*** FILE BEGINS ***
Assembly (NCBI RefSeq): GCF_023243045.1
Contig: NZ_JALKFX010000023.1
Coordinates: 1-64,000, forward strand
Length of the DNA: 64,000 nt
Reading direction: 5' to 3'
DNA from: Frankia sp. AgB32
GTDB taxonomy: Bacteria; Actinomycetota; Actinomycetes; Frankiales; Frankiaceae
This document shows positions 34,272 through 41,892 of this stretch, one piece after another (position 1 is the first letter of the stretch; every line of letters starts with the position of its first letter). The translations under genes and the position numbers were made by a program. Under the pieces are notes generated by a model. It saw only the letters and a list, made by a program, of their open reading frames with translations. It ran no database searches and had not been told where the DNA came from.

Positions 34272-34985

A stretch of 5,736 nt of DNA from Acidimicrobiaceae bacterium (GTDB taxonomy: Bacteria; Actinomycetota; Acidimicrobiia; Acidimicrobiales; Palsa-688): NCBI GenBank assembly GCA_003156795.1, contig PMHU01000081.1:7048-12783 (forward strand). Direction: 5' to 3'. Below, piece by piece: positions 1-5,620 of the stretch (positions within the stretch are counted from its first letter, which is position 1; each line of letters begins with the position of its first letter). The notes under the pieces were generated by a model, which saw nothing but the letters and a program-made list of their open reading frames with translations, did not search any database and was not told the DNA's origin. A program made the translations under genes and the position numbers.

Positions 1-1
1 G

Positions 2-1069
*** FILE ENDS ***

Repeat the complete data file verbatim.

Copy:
Assembly (NCBI RefSeq): GCF_023243045.1
Contig: NZ_JALKFX010000023.1
Coordinates: 1-64,000, forward strand
Length of the DNA: 64,000 nt
Reading direction: 5' to 3'
DNA from: Frankia sp. AgB32
GTDB taxonomy: Bacteria; Actinomycetota; Actinomycetes; Frankiales; Frankiaceae
This document shows positions 34,272 through 41,892 of this stretch, one piece after another (position 1 is the first letter of the stretch; every line of letters starts with the position of its first letter). The translations under genes and the position numbers were made by a program. Under the pieces are notes generated by a model. It saw only the letters and a list, made by a program, of their open reading frames with translations. It ran no database searches and had not been told where the DNA came from.

Positions 34272-34985

A stretch of 5,736 nt of DNA from Acidimicrobiaceae bacterium (GTDB taxonomy: Bacteria; Actinomycetota; Acidimicrobiia; Acidimicrobiales; Palsa-688): NCBI GenBank assembly GCA_003156795.1, contig PMHU01000081.1:7048-12783 (forward strand). Direction: 5' to 3'. Below, piece by piece: positions 1-5,620 of the stretch (positions within the stretch are counted from its first letter, which is position 1; each line of letters begins with the position of its first letter). The notes under the pieces were generated by a model, which saw nothing but the letters and a program-made list of their open reading frames with translations, did not search any database and was not told the DNA's origin. A program made the translations under genes and the position numbers.

Positions 1-1
1 G

Positions 2-1069